YOKOTA AIR BASE, Japan – The 38th Air Defense Artillery Brigade completed its first Combined Command Post Training on March 12.
Commanders and staff had to become proficient in all aspects of planning, intelligence, and execution of war plans to defend Japan from ballistic missile attack through a two-week training period.
“The CCPT was the first time our unit worked with the 5th Air Force at their headquarters to establish connectivity with our higher headquarters, the 94th Army Air and Missile Defense Command located at Hickam Air Base, Hawaii, the 35th Air Defense Artillery Brigade in the Republic of Korea, and E-3 Air Defense Artillery, our THAAD [Terminal High Altitude Air Defense] unit in Guam,” said Chief Warrant Officer 2 Keon Ellison, command and control systems integrator, 38th ADA. “It’s a great start to a joint partnership that will continue when our Air Defense Artillery Fire Control Officers work with the 5th Air Force more regularly to conduct multi-domain operations.”
The CCPT was successful in three major areas: promoting readiness, ensuring the ability to fight amid the COVID-19 pandemic, and protecting the integrity of the wartime operational control (OPCON) transition process from the brigade commander to the commanding general of the 94th Army Air and Missile Defense Command.
“Being able to simulate real-time events is a great way to test our response capabilities, and our ability to communicate on bilateral networks,” said Col. Matthew W. Dalton, 38th ADA commander. “Training like this is essential to the warfighting readiness of the brigade headquarters and the readiness of our Soldiers during real-world conflict.”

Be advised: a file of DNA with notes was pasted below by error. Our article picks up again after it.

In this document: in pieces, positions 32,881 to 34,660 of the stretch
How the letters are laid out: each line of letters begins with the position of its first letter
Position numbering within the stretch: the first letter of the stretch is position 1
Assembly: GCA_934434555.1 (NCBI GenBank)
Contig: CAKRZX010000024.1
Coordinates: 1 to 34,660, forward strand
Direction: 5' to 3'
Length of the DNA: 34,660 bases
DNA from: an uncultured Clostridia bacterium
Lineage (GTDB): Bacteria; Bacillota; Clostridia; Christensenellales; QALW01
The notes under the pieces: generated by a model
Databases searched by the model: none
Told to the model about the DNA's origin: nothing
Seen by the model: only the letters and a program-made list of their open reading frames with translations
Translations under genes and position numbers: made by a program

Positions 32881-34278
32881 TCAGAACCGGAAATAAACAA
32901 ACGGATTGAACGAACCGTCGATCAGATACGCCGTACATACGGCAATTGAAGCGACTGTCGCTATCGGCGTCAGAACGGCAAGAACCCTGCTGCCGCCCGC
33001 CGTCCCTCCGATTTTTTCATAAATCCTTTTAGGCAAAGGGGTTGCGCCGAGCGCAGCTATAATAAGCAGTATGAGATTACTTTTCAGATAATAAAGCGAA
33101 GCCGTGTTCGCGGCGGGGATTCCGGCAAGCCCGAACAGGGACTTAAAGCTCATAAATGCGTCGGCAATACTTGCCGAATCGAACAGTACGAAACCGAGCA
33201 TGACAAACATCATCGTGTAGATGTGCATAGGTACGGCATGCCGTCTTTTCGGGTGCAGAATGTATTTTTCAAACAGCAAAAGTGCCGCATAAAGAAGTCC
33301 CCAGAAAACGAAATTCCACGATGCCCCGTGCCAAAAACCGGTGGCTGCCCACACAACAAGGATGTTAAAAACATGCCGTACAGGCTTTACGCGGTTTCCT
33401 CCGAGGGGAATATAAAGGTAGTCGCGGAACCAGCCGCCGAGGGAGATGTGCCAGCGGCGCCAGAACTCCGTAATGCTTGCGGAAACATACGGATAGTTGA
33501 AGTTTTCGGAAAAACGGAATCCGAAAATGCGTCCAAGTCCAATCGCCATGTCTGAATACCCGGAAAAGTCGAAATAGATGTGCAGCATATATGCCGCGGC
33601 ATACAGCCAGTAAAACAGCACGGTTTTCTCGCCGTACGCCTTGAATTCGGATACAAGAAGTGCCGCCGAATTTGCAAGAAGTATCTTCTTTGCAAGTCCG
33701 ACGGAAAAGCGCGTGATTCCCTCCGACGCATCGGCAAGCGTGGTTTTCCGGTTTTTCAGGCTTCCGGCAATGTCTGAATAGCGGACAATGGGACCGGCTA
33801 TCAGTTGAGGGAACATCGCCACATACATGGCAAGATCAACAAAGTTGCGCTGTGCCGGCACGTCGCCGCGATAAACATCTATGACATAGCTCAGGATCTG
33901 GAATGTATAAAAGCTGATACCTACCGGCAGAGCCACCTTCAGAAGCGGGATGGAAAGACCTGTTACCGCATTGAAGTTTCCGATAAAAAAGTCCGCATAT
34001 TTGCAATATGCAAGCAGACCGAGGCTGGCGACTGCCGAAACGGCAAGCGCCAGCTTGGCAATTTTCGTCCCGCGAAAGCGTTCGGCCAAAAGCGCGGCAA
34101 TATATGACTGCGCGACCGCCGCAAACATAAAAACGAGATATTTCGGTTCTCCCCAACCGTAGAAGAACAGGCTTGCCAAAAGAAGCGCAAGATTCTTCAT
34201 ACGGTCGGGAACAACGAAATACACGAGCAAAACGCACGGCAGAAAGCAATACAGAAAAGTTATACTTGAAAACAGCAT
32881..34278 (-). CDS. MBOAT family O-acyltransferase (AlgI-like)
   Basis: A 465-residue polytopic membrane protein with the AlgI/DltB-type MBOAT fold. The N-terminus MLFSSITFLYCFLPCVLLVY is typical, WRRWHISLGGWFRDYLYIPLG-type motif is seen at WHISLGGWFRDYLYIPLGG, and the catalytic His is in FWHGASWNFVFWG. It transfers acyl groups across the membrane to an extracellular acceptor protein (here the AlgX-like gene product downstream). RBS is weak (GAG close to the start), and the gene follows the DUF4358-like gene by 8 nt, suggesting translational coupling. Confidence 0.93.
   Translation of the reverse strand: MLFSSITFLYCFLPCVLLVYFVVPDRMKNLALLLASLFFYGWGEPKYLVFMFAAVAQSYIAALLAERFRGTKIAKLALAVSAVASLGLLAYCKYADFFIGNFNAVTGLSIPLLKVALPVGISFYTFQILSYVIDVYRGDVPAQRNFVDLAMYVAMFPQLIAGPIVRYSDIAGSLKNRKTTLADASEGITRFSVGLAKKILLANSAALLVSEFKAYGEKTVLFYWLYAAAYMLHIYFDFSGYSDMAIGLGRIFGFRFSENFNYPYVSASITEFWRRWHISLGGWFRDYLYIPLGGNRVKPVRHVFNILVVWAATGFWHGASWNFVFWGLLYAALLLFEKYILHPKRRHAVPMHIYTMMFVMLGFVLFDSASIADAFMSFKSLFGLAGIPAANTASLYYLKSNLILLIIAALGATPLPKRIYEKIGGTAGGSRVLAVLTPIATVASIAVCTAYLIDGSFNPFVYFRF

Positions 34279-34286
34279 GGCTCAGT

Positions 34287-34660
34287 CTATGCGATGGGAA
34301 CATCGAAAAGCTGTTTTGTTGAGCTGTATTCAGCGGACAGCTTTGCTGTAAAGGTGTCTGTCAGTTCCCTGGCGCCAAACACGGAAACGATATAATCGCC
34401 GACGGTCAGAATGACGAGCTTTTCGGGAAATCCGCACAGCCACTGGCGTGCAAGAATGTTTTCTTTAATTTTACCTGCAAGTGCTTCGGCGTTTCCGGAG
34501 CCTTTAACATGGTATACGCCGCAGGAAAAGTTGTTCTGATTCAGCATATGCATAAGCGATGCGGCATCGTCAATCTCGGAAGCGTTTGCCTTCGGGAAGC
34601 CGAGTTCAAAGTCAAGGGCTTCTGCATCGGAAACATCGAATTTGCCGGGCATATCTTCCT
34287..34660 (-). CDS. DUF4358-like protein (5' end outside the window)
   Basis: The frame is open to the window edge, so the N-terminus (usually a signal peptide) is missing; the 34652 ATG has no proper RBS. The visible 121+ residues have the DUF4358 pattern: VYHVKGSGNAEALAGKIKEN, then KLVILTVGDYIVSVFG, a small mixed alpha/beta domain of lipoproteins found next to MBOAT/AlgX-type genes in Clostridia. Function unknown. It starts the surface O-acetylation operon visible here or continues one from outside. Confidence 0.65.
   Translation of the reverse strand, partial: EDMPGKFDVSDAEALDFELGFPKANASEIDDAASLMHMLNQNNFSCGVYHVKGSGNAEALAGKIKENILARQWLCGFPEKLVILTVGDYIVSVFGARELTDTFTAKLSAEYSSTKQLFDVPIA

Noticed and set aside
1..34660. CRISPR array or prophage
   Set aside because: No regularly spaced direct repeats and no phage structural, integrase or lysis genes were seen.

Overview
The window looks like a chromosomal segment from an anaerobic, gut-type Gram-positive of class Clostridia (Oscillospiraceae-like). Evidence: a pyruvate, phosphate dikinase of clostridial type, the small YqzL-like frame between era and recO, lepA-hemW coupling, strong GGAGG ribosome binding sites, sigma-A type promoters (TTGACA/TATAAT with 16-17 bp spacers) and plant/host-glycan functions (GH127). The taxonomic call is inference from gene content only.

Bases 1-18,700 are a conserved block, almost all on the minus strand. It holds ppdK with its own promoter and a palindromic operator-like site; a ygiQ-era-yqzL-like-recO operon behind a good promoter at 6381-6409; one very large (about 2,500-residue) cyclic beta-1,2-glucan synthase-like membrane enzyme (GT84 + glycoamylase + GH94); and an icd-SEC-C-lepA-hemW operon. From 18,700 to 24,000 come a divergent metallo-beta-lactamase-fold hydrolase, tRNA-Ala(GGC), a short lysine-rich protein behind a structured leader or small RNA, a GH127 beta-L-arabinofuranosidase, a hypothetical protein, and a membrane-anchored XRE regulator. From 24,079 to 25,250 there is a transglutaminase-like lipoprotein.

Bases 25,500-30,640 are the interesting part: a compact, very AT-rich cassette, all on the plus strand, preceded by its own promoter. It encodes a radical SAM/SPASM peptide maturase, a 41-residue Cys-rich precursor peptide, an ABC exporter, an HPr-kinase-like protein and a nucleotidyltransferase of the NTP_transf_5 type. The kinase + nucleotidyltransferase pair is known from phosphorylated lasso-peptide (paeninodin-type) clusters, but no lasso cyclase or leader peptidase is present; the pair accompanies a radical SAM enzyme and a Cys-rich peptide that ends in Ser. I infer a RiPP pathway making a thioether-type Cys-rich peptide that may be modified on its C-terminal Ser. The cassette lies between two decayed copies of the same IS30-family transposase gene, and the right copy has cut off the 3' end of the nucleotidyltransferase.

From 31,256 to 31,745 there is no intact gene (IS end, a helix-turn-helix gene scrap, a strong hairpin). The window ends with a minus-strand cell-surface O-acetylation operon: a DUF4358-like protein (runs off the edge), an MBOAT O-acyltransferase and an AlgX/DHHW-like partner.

Although the training itself is classified and the public does not have access to the results, the use of complex computer simulations — based on a variety of contingencies — provided the necessary training environment to prepare for defending the Indo-Pacific region from an attack by adversaries and provides the foundation for readiness until upcoming INDOPACOM training exercise Pacific Sentry.
“The goal of these exercises is to create a shared understanding between ourselves and our joint and bilateral partners,” said Capt. Matthew M. Stidham, operations officer, 38th ADA. “Being able to bring all parties together in these large-scale exercises is no easy task, but through the diligent effort of our staff and subordinate units, we are able to ensure the security of Japan and our homeland is constantly maintained.”
The result of this exercise ensured the ability of 94th AAMDC units to effectively and mutually respond to a regional crisis that would have a direct impact on the Indo-Pacific region, according to Ellison. The training process will continue, and all 94th AAMDC units continue to serve the interests of the U.S. and their allies through sustained training.